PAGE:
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Keywords: salamander
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Journal Articles
J Exp Biol (2022) 225 (7): jeb242795.
Published: 4 April 2022
...Sandy M. Kawano; Richard W. Blob ABSTRACT Amphibious fishes and salamanders are valuable functional analogs for vertebrates that spanned the water–land transition. However, investigations of walking mechanics have focused on terrestrial salamanders and, thus, may better reflect the capabilities...
Includes: Supplementary data
Journal Articles
J Exp Biol (2018) 221 (20): jeb187559.
Published: 19 October 2018
... microbiota may influence the relationship between temperature and digestion. To explore the connections between these three factors, we compared digestive performance and gut microbial community diversity and composition in red-backed salamanders housed at three experimental temperatures: 10, 15 and 20°C. We...
Journal Articles
J Exp Biol (2018) 221 (2): jeb166900.
Published: 29 January 2018
... systems by examining muscle from two species of plethodontid salamanders that use elastically powered tongue projection to capture prey and one that uses non-elastic tongue projection. In species with elastic mechanisms, tongue projection is characterized by higher mechanical power output and thermal...
Includes: Supplementary data
Journal Articles
J Exp Biol (2013) 216 (23): 4426–4434.
Published: 1 December 2013
... unrestricted non-commercial use, distribution and reproduction in any medium provided that the original work is properly cited and all further distributions of the work or adaptation are subject to the same Creative Commons License terms. feeding kinematics plasticity salamander Prey capture...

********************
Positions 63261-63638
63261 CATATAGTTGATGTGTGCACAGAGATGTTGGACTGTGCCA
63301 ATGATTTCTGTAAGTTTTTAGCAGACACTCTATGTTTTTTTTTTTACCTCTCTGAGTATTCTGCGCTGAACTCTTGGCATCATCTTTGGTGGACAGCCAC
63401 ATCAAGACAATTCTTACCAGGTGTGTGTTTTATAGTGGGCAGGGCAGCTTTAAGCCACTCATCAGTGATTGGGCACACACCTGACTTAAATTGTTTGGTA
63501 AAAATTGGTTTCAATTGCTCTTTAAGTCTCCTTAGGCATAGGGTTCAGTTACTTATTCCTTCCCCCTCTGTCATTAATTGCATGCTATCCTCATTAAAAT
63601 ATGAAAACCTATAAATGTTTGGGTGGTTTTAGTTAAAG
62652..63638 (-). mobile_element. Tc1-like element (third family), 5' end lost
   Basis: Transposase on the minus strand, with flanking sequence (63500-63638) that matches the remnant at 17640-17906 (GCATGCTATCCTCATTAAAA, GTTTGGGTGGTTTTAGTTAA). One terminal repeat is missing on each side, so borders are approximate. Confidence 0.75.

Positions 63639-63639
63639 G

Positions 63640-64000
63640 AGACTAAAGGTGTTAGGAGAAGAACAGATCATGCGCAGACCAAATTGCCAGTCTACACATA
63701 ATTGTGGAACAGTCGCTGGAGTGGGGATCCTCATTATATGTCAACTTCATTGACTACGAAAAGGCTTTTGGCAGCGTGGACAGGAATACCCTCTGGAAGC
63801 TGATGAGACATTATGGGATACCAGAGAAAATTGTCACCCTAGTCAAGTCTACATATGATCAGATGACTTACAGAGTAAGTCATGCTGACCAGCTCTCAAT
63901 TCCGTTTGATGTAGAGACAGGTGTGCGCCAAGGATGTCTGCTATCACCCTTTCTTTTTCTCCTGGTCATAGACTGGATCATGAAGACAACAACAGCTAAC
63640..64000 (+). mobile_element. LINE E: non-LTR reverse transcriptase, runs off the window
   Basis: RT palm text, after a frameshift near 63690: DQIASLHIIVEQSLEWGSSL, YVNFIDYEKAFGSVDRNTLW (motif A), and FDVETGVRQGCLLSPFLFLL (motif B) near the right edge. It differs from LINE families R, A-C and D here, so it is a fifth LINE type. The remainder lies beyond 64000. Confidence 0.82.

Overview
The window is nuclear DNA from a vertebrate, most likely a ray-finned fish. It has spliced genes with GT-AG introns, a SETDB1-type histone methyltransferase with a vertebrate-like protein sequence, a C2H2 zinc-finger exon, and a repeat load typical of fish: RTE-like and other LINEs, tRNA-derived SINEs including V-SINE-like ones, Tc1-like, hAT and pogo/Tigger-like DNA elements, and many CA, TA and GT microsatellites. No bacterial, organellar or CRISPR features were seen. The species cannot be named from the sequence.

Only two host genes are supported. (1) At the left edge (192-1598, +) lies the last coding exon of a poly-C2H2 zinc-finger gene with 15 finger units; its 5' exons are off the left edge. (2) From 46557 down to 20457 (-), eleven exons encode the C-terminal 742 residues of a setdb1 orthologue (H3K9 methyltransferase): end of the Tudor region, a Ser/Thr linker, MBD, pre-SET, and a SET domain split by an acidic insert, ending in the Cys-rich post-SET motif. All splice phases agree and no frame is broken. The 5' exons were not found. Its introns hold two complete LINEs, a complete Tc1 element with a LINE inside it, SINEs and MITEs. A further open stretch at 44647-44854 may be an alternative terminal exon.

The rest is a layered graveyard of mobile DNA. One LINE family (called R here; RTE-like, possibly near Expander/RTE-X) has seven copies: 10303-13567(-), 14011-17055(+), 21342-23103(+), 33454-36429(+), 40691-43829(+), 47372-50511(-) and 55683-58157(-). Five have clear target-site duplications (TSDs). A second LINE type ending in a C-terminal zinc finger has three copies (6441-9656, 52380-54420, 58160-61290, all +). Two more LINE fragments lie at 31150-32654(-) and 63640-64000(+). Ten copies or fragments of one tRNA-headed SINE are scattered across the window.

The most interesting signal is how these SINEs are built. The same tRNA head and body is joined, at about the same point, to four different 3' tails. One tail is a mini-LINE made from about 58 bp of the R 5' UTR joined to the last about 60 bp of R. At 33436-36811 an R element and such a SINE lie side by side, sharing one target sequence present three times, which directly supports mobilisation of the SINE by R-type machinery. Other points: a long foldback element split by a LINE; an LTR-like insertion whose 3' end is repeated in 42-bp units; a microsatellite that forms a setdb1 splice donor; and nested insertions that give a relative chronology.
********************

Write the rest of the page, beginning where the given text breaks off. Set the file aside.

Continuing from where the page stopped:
Journal Articles
J Exp Biol (2013) 216 (22): 4204–4211.
Published: 15 November 2013
... changes. Yet, among amphibians, the physiological impacts of short-term temperature variation are largely unknown. Using an ex situ population of Cryptobranchus alleganiensis , an aquatic North American salamander, we tested the hypothesis that naturally occurring periods of temperature variation...
Journal Articles
J Exp Biol (2013) 216 (3): 452–459.
Published: 1 February 2013
...Erin R. Graham; Scott A. Fay; Adam Davey; Robert W. Sanders SUMMARY Each spring, North American spotted salamander ( Ambystoma maculatum ) females each lay hundreds of eggs in shallow pools of water. Eggs are surrounded by jelly layers and are deposited as large gelatinous masses. Following...
Includes: Supplementary data
Journal Articles
J Exp Biol (2011) 214 (15): 2603–2615.
Published: 1 August 2011
...K. Megan Sheffield; Richard W. Blob SUMMARY Salamanders are often used as representatives of the basal tetrapod body plan in functional studies, but little is known about the loads experienced by their limb bones during locomotion. Although salamanders' slow walking speeds might lead to low...
Journal Articles
J Exp Biol (2007) 210 (10): 1768–1775.
Published: 15 May 2007
... tiger salamanders. Ecology 67 , 737 -748. Johnson, B. R., Voigt, R., Borroni, P. F. and Atema, J. ( 1984 ). Response properties of lobster chemoreceptors: tuning of primary taste neurons in walking legs. J. Comp. Physiol. A 155 , 593 -604. Johnson, B. R., Borroni, P. F. and Atema, J...
Journal Articles
J Exp Biol (2007) 210 (10): 1776–1785.
Published: 15 May 2007
...@biology.ucla.edu ) 27 2 2007 © The Company of Biologists Limited 2007 2007 arginine amino acid tetrodotoxin TTX newt salamander Taricha torosa predator prey cannibalism chemical signal olfaction adult-larval interaction odor plume feeding foraging search Cellular...
Journal Articles
J Exp Biol (2005) 208 (17): 3249–3261.
Published: 1 September 2005